Ecotality's suit called into question the legal reasoning behind CPUC's decision to hold Dynergy accountable for overcharging consumers by taking away competitive and fair opportunities from other EVSE suppliers. Ecotality filed suit to stop the state from allowing out-of-state utility NRG to install its eVgo charger network and create a monopoly. The CPUC settlement allows NRG to install 200 480-volt fast chargers, wire 1,000 locations to be EV ready and set up the groundwork for up to 10,000 Level 2 charging stations. Most of the fast chargers will be set up between San Francisco and Los Angeles.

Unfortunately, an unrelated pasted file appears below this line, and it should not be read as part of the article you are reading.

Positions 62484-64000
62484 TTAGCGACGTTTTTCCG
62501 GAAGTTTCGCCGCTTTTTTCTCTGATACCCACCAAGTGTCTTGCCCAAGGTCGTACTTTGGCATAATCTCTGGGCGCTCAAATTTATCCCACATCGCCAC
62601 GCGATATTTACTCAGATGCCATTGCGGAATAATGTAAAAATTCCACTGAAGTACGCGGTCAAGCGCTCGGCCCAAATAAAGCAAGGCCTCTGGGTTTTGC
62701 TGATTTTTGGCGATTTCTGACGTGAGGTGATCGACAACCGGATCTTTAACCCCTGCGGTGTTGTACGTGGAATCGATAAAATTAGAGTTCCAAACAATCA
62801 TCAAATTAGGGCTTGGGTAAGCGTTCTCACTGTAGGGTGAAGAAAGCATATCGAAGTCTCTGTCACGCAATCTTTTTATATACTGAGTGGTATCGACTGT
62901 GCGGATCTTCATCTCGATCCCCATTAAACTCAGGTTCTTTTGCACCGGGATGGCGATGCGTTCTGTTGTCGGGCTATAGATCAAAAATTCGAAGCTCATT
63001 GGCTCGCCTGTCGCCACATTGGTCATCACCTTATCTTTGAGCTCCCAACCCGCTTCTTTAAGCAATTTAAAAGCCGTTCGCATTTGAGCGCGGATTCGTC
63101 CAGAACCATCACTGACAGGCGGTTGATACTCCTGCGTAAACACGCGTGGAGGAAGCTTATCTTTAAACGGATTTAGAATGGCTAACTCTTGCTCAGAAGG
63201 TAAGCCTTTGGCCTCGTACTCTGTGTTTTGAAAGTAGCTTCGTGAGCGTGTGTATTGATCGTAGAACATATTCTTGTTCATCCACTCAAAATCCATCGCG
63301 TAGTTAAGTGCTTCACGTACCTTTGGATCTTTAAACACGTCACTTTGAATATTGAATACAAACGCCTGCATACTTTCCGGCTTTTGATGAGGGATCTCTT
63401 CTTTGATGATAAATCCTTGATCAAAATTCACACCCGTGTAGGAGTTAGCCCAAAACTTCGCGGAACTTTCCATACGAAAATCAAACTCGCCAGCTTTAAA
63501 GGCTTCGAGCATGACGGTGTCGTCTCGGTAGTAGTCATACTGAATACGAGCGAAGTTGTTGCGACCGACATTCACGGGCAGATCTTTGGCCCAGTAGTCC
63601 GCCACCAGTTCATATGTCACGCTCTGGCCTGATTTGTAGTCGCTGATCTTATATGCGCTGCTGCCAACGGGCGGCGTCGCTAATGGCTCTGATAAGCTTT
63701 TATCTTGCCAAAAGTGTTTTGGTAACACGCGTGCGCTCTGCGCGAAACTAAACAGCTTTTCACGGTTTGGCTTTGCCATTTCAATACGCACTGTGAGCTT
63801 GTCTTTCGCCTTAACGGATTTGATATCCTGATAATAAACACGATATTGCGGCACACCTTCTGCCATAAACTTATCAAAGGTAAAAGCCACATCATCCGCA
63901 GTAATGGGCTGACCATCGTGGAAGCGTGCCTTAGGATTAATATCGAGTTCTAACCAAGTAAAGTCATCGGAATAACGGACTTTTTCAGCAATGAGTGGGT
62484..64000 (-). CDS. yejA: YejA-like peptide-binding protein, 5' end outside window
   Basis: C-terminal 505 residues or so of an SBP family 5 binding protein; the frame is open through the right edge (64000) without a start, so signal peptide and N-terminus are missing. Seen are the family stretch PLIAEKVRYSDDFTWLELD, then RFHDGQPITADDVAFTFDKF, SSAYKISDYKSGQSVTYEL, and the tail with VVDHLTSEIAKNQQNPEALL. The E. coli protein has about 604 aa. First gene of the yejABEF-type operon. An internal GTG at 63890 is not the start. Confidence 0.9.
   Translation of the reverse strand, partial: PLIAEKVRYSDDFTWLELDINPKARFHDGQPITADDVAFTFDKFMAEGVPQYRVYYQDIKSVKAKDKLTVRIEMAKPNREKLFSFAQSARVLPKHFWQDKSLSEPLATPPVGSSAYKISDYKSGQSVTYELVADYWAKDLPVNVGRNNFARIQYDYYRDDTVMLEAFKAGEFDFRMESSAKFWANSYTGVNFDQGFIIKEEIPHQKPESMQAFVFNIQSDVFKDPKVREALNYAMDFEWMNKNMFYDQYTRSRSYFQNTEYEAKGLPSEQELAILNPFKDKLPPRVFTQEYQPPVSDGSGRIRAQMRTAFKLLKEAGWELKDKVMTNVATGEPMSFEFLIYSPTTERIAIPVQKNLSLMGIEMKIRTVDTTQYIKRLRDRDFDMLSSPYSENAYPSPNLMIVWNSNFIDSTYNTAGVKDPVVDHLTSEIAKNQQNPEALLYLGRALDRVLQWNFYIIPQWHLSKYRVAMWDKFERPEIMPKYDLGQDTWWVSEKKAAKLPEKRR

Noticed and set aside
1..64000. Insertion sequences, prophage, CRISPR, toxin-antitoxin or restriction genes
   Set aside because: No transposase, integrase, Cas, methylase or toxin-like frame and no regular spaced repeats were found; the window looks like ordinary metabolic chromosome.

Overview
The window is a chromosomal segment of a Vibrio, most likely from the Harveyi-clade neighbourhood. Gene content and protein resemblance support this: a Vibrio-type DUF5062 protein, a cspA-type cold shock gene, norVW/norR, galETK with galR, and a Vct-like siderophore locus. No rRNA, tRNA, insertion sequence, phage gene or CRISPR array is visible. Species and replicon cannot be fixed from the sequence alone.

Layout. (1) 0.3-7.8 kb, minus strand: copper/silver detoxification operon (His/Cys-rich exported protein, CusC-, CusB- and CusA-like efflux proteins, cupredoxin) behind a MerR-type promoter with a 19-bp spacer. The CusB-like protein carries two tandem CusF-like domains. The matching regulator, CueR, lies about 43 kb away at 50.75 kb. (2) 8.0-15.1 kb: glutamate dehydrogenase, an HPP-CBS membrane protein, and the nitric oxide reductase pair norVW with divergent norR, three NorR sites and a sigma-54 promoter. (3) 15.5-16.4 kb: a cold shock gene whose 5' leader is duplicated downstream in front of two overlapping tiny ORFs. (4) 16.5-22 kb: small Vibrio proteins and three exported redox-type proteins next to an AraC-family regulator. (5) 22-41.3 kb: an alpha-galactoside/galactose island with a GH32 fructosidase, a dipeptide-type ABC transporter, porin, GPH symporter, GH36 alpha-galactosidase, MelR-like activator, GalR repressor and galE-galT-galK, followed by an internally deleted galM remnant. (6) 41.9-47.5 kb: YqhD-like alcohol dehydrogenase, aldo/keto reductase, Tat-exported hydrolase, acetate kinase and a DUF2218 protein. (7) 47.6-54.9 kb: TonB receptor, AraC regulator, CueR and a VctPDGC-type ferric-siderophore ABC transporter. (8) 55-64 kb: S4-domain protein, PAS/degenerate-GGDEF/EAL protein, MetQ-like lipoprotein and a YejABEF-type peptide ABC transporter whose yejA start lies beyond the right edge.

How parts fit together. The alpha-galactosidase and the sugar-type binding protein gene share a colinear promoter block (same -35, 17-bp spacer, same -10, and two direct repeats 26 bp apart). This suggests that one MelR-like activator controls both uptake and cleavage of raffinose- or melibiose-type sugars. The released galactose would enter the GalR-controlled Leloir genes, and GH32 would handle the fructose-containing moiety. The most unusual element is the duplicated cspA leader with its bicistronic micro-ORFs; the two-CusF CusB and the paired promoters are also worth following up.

Under the NRG charging network, charging stations will be set up on a pay-as-you-go basis for the first five years. For fast chargers, users will be billed a cap of $10 to charge during off-peak hours and $15 for on-peak hours. Elsewhere, NRG has been able to charge users a monthly subscription fee, like eVgo is doing in Texas.
California doesn't have many fast chargers in place right now, and EV advocates have been clamoring for more installations of DC fast and Level 2 public chargers. Despite the dismissal, Ecotality won't be leaving the state over it. "While we are disappointed and disagree with the outcome of this case, we continue to see great opportunity for Ecotality and the whole of the electric vehicle industry in California," the company said in a statement.